Health Care: We took a lot of heat last month for a poll showing doctors overwhelmingly oppose Congress' proposed health care overhaul. Now, our latest poll shows average folks have no trouble understanding this.
As we noted, 65% of the 1,376 practicing physicians who responded to our national mail poll conducted Aug. 28 to Sept. 15 opposed Congress' health care proposals and just 33% said they approved.
That unleashed a flood of letters from supporters of nationalized health care calling us mostly unprintable names plus charges from a handful of mainstream media outlets suggesting our survey was intentionally biased.
Now comes our latest IBD/TIPP Poll of 927 Americans, taken Oct. 5-10, in which we asked average people whether they believed doctors supported or opposed health care reform.
The results were broadly similar, suggesting perhaps that average Americans are in fairly close sync with what their doctors actually believe — and may be getting an earful when they go in for their routine visits.
Of those we polled, 58% said they thought doctors would oppose health care reforms such as the Senate's $829 billion Baucus plan. Only 23% said they thought their doctors would support it. The Senate Finance Committee could vote on the Baucus bill as soon as Tuesday.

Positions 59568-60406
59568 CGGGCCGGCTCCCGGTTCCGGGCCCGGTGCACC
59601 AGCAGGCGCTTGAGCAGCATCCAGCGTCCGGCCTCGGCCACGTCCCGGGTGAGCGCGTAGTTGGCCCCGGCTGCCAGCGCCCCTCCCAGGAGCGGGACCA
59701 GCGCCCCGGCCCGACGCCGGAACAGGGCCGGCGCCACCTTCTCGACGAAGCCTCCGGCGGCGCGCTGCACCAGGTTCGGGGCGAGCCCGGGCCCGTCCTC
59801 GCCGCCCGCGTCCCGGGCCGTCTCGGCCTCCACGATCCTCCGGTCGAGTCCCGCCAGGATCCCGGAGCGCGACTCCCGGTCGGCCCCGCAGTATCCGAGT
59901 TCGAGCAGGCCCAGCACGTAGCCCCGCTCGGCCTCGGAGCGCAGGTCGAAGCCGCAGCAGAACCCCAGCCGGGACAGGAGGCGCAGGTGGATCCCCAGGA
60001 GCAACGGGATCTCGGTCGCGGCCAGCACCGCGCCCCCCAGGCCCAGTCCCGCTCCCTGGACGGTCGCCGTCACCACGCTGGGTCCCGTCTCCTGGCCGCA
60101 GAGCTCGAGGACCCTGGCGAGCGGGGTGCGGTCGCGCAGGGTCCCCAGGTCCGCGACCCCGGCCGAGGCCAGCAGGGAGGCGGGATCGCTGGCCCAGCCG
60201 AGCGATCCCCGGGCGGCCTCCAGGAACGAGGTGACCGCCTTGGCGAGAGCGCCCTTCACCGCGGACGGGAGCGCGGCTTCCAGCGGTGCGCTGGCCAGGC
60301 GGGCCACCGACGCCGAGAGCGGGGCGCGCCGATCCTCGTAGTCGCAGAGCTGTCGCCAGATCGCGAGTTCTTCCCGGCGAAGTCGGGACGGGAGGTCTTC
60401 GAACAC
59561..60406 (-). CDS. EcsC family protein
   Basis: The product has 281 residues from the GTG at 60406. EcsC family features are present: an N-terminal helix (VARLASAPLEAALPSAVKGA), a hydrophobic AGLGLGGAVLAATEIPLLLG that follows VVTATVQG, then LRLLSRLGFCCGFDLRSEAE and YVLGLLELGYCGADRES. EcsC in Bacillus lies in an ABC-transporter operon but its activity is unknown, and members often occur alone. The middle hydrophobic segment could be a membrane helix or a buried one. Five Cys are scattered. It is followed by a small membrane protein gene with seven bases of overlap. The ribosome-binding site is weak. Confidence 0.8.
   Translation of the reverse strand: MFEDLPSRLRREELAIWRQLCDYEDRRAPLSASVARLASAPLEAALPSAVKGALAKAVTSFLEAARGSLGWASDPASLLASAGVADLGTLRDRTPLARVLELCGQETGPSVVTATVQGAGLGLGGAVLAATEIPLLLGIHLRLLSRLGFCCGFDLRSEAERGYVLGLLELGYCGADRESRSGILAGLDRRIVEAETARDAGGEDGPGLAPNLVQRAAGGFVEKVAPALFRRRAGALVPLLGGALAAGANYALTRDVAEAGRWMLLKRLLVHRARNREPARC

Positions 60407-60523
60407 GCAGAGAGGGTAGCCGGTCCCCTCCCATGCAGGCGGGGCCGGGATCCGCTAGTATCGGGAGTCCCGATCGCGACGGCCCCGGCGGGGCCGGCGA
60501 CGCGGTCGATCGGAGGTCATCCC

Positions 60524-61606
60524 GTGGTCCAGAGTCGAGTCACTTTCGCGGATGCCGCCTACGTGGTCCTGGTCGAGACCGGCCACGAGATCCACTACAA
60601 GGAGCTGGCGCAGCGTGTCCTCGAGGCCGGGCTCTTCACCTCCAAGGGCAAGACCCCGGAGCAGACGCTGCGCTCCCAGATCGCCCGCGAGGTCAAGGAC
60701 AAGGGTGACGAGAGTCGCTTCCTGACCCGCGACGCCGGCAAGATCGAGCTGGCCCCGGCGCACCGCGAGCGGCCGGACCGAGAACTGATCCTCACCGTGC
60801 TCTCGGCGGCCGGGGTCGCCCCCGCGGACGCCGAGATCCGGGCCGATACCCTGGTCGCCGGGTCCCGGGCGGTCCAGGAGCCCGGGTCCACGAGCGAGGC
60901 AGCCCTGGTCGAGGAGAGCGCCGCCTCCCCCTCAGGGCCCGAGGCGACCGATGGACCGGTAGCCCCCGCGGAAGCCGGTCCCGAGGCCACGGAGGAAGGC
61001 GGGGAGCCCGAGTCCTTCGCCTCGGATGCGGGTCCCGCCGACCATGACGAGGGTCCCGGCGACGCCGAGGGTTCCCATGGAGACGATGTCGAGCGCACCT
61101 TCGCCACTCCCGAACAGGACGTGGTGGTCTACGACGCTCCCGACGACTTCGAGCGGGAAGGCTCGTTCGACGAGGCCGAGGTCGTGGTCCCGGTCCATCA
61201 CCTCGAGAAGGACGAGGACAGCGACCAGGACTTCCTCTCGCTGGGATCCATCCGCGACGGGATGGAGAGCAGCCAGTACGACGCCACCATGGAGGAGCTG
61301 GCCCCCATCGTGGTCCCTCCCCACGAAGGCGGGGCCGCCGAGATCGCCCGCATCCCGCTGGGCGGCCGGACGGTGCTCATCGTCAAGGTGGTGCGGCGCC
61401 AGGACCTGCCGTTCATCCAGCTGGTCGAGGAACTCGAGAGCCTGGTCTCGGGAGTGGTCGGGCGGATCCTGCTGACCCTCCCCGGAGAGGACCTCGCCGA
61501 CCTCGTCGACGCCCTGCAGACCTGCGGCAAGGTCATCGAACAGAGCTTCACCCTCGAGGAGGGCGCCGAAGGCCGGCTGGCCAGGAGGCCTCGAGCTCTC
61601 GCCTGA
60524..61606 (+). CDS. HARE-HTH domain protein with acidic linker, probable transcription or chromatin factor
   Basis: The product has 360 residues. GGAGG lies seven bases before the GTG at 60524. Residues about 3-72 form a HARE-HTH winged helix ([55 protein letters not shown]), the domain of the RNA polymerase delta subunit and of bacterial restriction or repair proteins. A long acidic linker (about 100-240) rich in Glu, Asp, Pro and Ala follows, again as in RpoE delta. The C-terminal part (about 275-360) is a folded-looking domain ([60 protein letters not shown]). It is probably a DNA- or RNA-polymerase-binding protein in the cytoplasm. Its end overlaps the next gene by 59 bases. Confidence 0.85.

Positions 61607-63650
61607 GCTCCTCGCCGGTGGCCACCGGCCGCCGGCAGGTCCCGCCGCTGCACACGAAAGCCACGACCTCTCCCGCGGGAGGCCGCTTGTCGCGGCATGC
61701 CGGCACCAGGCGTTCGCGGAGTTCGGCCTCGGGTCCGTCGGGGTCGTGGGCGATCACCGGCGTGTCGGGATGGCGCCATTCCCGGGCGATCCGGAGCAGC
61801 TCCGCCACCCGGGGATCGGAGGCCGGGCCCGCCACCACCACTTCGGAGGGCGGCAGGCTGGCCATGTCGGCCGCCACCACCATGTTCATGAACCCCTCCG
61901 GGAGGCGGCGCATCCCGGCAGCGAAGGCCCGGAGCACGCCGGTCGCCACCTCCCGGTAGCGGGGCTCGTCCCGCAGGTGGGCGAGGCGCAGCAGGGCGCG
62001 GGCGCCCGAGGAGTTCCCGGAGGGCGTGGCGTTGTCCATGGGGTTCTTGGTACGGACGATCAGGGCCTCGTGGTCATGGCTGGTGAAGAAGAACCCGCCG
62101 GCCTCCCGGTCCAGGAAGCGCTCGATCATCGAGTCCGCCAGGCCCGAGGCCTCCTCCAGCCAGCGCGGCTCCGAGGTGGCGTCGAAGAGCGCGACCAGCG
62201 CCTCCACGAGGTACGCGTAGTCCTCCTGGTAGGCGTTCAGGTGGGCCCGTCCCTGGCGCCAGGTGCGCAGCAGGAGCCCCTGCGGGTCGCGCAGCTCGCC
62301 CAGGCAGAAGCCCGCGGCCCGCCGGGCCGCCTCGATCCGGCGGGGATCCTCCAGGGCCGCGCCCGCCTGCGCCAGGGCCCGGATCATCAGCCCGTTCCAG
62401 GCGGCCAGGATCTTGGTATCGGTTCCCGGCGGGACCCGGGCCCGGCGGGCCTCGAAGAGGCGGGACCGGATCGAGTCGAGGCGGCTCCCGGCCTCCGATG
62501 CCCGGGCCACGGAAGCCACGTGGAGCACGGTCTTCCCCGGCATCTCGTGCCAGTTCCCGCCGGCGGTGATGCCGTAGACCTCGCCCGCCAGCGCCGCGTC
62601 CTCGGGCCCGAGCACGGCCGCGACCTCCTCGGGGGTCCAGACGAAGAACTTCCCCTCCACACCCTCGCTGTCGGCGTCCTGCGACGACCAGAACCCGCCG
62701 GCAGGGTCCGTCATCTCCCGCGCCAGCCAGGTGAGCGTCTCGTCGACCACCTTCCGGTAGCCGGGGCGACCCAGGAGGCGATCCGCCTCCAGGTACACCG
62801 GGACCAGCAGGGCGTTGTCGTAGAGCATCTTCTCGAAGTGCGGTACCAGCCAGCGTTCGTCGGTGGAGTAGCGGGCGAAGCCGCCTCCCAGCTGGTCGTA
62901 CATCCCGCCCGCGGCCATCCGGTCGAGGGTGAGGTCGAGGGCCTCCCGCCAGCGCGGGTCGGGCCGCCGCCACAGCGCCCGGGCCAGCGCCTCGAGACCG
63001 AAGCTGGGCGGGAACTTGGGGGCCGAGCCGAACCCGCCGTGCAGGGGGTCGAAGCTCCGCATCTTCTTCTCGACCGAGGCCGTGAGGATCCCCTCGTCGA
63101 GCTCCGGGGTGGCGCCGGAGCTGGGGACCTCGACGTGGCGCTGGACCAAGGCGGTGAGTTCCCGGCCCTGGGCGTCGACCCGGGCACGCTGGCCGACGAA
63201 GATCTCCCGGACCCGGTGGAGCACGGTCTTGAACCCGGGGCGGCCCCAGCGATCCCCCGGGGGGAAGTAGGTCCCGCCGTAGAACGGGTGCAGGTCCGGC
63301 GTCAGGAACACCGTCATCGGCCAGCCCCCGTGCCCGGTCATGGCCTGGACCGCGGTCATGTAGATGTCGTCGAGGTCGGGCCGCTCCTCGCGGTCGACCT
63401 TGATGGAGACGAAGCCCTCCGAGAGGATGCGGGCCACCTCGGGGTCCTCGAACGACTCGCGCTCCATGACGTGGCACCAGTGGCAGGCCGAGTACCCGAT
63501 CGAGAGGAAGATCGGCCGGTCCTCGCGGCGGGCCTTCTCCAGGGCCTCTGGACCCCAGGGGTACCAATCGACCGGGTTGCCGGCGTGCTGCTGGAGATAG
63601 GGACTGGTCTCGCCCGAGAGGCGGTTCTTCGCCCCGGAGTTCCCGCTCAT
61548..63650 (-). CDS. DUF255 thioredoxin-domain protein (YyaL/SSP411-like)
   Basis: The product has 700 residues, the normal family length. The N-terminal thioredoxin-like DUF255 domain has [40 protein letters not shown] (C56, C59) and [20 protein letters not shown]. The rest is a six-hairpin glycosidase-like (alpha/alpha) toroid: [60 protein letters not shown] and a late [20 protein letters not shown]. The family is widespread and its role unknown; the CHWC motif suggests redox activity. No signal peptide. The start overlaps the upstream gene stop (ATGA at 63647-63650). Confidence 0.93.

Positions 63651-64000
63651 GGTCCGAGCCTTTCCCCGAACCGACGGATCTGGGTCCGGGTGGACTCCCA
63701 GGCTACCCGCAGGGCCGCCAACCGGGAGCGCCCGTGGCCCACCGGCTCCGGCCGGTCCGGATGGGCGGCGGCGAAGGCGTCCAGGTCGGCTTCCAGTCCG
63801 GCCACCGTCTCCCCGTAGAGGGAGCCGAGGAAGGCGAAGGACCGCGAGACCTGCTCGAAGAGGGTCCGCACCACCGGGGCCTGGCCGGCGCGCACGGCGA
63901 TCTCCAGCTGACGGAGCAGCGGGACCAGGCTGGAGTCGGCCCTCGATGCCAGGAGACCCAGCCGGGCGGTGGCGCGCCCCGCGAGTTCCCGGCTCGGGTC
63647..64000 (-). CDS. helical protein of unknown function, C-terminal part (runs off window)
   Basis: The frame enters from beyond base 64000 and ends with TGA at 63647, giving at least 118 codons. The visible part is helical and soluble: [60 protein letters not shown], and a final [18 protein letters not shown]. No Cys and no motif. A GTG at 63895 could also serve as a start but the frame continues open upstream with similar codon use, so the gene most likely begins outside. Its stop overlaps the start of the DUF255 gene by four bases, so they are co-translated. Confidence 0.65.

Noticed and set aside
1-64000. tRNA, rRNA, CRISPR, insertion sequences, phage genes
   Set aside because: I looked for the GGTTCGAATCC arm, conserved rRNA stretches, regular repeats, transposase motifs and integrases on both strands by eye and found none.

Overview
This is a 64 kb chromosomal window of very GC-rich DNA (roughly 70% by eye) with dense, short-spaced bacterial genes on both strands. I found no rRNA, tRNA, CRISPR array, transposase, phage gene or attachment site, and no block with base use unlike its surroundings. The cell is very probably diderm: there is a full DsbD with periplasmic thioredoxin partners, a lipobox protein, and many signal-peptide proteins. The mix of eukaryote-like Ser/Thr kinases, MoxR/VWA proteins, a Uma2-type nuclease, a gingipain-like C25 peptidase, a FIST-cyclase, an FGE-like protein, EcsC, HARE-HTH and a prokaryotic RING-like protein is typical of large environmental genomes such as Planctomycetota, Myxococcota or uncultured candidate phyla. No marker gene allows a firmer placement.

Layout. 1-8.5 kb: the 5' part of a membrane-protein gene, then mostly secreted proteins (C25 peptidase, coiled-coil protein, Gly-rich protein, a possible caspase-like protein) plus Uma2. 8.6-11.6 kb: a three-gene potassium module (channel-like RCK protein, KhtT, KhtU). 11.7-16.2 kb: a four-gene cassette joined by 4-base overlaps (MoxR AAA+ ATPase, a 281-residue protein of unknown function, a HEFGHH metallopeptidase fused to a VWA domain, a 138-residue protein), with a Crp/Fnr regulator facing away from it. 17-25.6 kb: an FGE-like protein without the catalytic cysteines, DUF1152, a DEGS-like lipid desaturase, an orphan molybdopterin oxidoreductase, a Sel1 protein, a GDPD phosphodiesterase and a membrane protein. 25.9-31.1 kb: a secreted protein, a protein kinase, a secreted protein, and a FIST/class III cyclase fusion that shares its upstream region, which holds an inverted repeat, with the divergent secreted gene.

The poll also asked respondents to grade the media's coverage of the health care issue. A hefty 41% of those we asked called their performance "poor" or "unacceptable."Just 20% said the media were doing an "excellent" or even "good" job of covering the issue.
By school standards, that's 41% D's and F's, and 20% A's and B's — a failing grade by any measure.
The highest grades were issued by 18- to 24-year-olds, households with incomes under $30,000 and Democrats. The lowest came from 45- to 60-year-olds, over-$75,000 earners and Republicans.
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